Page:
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Drug Company Secrets Exposed
For years America has been told that the reason for our high drug prices is to promote a truly innovative market. In other words, price limitations on drugs would sway the incentive of drug companies to produce new innovative drugs. After doing some research on this subject, it seems to me that the drug companies are more worried about protecting there existing “money making” drugs rather than creating new innovative ones.
Drug companies claim that the reason for high drug prices is to compensate for the high cost of research and development. The drug companies allege that the cost of a drug from concept to delivery to the consumer is 0 million. In the book The Truth About the Drug Companies, the author Dr. Marcia Angell explains, “when the industry claims to have spent billion on research and development and ninety-eight drugs are produced, the average pre-tax cost for each drug was, under those assumptions, no greater than 5 million , and the after tax cost are about 5 million. (R&D is tax deductible)”
But this is not the biggest part of the whole sham. What will really get your attention is the number of innovative drugs actually being produced. Research and Development is only 11% of sales where as marketing is 36%. In 2002, seventy-eight new drugs were approved by the FDA. Of those, only seventeen were deemed by the FDA to have new active ingredients, and only seven were found to be improvements over the older drugs. On top of that, of the seven drugs found to be an improvement, not one of them came from America.
The truth is, what the drug companies are spending all their time and marketing on is the same drugs we have had for the last 20 years. More than 77 percent of drugs put out by drug companies each year are re-released versions of an old drug with better marketing behind it. Drug companies are more worried about there patents expiring than they are about making innovative drugs.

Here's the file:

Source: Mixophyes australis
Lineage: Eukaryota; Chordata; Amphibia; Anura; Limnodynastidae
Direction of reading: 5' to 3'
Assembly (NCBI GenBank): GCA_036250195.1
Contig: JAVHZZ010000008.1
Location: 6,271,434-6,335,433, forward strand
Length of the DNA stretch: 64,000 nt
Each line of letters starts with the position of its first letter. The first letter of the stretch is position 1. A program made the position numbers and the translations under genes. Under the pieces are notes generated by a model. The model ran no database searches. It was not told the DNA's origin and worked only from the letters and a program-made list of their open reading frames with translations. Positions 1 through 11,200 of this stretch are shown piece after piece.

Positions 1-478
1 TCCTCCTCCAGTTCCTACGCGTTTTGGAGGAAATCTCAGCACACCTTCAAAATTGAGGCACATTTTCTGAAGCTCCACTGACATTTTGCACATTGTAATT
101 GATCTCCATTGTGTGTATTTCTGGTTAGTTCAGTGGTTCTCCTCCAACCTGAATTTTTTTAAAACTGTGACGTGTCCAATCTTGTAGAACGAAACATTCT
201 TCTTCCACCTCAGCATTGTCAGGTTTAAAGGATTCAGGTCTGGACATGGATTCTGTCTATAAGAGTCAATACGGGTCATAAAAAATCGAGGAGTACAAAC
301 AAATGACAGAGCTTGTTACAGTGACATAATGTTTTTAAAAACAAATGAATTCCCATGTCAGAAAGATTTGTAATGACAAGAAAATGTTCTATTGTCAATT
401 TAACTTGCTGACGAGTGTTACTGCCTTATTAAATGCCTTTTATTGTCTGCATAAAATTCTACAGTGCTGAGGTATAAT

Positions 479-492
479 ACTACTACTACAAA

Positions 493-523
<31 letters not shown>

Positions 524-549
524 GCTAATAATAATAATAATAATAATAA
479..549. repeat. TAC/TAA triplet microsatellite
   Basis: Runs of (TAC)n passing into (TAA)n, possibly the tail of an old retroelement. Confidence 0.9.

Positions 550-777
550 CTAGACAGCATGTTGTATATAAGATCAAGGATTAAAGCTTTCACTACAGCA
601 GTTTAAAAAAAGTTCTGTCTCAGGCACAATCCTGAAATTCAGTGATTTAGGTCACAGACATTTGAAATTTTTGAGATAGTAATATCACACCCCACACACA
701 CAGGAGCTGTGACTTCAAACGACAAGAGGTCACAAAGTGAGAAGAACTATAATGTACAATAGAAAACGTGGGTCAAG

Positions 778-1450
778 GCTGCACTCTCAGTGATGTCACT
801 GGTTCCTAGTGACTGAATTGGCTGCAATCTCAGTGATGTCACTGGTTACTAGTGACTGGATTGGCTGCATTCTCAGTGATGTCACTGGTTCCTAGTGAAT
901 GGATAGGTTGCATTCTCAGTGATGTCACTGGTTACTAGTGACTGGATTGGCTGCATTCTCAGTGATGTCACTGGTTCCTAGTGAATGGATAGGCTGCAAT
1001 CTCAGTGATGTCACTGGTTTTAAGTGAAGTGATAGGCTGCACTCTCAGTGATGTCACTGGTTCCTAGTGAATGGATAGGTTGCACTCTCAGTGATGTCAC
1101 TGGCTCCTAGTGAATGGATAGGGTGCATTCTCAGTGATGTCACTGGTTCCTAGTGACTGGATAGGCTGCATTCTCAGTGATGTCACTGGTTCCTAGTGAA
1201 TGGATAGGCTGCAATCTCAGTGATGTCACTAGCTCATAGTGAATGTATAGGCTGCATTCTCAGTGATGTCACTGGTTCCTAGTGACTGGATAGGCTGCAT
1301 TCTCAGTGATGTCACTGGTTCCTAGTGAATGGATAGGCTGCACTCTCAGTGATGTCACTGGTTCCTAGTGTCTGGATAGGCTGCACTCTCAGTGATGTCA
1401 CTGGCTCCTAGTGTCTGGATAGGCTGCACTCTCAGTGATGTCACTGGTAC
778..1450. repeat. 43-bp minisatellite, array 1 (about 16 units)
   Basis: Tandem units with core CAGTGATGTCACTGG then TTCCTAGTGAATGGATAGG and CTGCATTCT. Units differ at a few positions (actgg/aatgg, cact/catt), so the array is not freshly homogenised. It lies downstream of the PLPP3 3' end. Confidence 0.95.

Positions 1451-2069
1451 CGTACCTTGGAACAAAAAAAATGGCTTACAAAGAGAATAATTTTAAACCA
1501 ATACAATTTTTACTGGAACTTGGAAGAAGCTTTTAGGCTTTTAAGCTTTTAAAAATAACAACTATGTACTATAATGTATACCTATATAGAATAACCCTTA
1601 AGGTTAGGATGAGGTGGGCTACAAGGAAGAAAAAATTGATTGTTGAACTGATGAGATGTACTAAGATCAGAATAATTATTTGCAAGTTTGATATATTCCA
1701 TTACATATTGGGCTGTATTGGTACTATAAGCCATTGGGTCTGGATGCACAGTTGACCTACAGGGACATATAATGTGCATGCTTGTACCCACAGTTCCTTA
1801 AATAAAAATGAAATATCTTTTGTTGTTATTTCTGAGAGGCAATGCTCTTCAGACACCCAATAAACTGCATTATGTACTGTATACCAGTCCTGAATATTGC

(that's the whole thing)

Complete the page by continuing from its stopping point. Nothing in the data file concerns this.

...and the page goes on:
Patents allow drug companies exclusive rights to charge whatever they want while the patent is active. When the patent expires, other companies can begin to make generics of the formerly patented drug which drives the price down. So what the drug companies do is use the exact same drug, test it with the FDA for a slightly different use, slap a “new and improved” label on it, switch their marketing to the new product that holds the new patent, and call it a day. For example, Schering-Plough’s patent on its money drug Claritin was about to run out. So they retested the same drug with the FDA for indoor allergy relief as well as seasonal allergy relief and called it Clarinex. They then launched a huge promotional campaign to switch users from Claritin to Clarinex because it was an improvement over the existing drug even though it is exactly the same. It was approved for that use only because they decided to test it for that use; if they would have tested Claritin for indoor allergy use it would have had the same results as Clarinex.
If drug companies are not producing new drugs to help us because they are to busy trying to keep their prices high on existing drugs, then why support them by buying their drugs at unreasonably high prices? The best place to find medication at discount prices if ePharmacies.com. ePharmacies.com is a pharmacy resource website that will help you locate and compare the cheapest prices on your prescription medication from foreign sources such as Canada. Visit this Consumer Advocacy website for more information on ordering from online pharmacies.
About the Author: For more related articles on health and the pharmaceutical industry, visit our blog: Insider Guide to Online Prescriptions.